In 1821, when Felix was twelve years old, he was taken by his music teacher, Carl Friedrich Zelter, to meet Zelter’s friend Goethe, who in 1763 had heard Mozart play at the age of seven. Zelter asked Goethe’s opinion of the boy’s talents. Goethe replied that ‘what this little man can do in extemporizing and playing at sight borders on the miraculous, and I could not have believed it possible at so early an age. … What your pupil has already accomplished bears the same relation to the Mozart of that time as the cultivated talk of an adult bears to the prattle of a child.’

Felix’s parents fully recognised their son’s exceptional gifts, and spared no expense to have them fully encouraged and developed. As well as ensuring that he was taught by the best teachers, they organised a small orchestra to perform his works for the intellectual élite of Berlin, who frequently met at their house. The boy Mendelssohn composed prolifically: between the ages of twelve and fourteen he wrote twelve string symphonies, and at the age of fifteen he wrote his first symphony for full orchestra (in C minor, Opus 11). Only two years later he wrote the delightful overture to A Midsummer Night’s Dream.

He was also gifted in several other fields. He was a skilled artist in pencil and watercolour, and spoke French, English and Italian fluently. His adult life was happy in many ways: he had a successful marriage and fathered five children, he had close relationships with all his family, his musical career went from strength to strength, and he was liked and admired by all who met him. His early death came after a series of strokes; these ran in the family but in his case may have been brought on by overwork.

Mendelssohn’s musical tastes were conservative. Although by no means immune to contemporary Romantic trends, he remained firmly rooted in the Austro-German tradition represented by Bach, Handel, Haydn, Beethoven and Schubert. From his earliest years his music emerged as exquisitely crafted and capable of a wide range of expression and emotion. But it never pushed the boundaries of harmony and form in the way some of his contemporaries did – notably Berlioz (born in 1803), Chopin (1810), Schumann (1810) and Liszt (1811).

A landmark in Mendelssohn’s early career was when, in 1829 as a mere 20-year old, he arranged and conducted the first performance of the St Matthew Passion since Bach’s death in 1750. The success of this played an important part in the revival of Bach’s music, and earned him widespread acclaim. Mendelssohn himself commented that ‘it took … a Jew’s son (Judensohn) to revive the greatest Christian music for the world.’ He also helped to reawaken German interest in Handel’s music when, four years later, he conducted a performance of Israel in Egypt. In 1835 he was appointed musical director of the Leipzig Gewandhaus Orchestra. He also worked with the choir of St Thomas’s Church, Leipzig, of which Bach had been Kapellmeister for nearly thirty years.

Mendelssohn visited Britain ten times. His first visit was in 1829, when a trip to the island of Staffa in the Inner Hebrides inspired him to write his famous overture The Hebrides (commonly known as Fingal’s Cave). On subsequent visits he met and became good friends with Queen Victoria and Prince Albert, who greatly admired his music and did much to encourage its popularity in Victorian England. In Germany, however, attacks on him began soon after his death. Wagner, in a notorious article of 1850 Das Judenthum in der Musik (‘Jewishness in Music’), attacked Mendelssohn’s music as ‘sweet and tinkling, without depth.’ This marked the beginning of a progressive denigration of Mendelssohn, on racial as well as musical grounds, culminating in the Nazis’ attempts to obliterate his place in German cultural history, along with that of other Jewish writers, artists and musicians.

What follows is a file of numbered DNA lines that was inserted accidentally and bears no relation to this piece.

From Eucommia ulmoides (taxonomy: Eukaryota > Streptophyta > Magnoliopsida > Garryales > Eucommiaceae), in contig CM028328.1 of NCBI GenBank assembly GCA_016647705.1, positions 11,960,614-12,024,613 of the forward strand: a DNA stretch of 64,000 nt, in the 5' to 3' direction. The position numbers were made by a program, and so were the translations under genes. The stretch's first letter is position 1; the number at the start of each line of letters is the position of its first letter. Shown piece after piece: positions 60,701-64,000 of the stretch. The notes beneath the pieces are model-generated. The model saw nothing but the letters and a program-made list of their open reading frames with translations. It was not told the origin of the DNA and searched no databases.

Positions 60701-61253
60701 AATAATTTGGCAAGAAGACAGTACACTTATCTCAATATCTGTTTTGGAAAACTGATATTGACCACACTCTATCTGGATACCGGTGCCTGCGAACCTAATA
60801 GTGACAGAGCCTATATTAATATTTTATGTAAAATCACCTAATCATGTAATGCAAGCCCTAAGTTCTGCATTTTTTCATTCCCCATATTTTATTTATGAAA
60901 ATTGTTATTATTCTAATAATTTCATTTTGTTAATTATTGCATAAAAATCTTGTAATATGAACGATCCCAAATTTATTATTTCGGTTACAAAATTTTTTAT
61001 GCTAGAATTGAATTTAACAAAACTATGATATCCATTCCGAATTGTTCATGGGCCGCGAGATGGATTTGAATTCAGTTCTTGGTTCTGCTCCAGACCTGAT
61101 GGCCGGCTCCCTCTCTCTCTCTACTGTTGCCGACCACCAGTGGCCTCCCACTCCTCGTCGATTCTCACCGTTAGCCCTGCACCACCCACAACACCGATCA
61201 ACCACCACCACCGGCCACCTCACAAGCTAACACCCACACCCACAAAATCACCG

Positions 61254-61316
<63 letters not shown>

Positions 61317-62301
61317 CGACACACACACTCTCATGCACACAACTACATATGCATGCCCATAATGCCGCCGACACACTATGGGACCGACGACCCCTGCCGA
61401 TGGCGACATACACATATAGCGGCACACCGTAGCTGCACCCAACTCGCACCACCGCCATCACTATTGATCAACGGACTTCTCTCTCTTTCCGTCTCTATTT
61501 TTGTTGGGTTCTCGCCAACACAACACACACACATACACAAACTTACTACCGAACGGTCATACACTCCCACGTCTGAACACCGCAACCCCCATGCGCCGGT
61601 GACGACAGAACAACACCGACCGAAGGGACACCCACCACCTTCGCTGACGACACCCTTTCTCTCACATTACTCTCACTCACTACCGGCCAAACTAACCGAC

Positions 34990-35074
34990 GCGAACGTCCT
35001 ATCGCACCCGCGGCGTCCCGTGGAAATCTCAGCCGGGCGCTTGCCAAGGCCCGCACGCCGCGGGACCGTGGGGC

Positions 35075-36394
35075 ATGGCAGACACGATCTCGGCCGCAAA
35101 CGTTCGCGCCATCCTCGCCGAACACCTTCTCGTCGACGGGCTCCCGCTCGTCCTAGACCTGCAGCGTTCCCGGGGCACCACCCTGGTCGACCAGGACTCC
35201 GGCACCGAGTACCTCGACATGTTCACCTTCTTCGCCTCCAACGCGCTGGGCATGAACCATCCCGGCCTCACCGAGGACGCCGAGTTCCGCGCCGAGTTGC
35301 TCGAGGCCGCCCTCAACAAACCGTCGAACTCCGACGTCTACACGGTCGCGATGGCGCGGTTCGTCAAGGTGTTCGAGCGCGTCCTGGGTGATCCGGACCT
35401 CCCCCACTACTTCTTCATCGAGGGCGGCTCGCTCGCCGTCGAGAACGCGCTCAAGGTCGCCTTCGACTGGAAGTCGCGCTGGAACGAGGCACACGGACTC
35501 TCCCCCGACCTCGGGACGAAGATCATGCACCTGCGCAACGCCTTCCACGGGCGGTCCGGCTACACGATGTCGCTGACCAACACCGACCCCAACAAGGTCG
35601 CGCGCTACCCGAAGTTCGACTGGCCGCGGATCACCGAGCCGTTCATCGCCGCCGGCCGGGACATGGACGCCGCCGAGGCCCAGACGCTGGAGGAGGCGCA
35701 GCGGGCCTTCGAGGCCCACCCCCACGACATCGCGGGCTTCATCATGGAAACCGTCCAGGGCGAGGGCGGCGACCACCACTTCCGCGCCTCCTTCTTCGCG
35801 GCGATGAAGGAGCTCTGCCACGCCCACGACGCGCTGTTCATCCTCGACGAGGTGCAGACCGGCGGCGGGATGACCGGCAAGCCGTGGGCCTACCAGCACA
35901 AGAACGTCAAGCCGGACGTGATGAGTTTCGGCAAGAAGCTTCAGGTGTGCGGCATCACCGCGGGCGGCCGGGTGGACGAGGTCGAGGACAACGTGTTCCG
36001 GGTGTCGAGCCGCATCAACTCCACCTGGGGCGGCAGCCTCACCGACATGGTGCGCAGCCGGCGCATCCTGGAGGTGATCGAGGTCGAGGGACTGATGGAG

Even in Britain Mendelssohn – having been considered in the 1860s as worthy of a place on the Albert Memorial among the truly great composers – slowly fell out of fashion, reaching his nadir perhaps by the 1940s and 1950s. In particular his choral music (mainly for the church) suffered a near-total eclipse, the only significant exception being the oratorio Elijah (1846).

It is a tragedy that public perception of Mendelssohn became so warped by extremes of uncritical admiration in his lifetime and of ideologically motivated opprobrium after his death. By the first half of the 20th century, the stereotypical images of Mendelssohn that had emerged during the previous century bore little relation to the intrinsic merits of his music or any objective understanding of his place in the musical life and wider culture of Europe in the 1830s and 1840s. With the perspective of time, he can now be seen as an outstandingly versatile composer and a person of humanity – not for nothing was he the grandson of one of the leading figures of the Enlightenment, growing up in a milieu that stressed the values of tolerance and reason. This set him on a very different path from that followed by Wagner and his devotees.

Of all the romantic-era composers of choral music, Mendelssohn, along with Brahms, Bruckner and even Verdi, had perhaps the deepest understanding of the techniques of the great Renaissance and Baroque church composers like Palestrina and Bach. His settings of religious texts for large and small vocal ensembles have rightly been the subject of reappraisal in our time and now attract a level of esteem comparable to that which works such as the Violin Concerto, the orchestral symphonies and his considerable output of fine chamber music have long enjoyed. The City of London Choir and the RPO contributed to this reappraisal with an all-Mendelssohn concert in the Barbican Hall on 5 April 2011.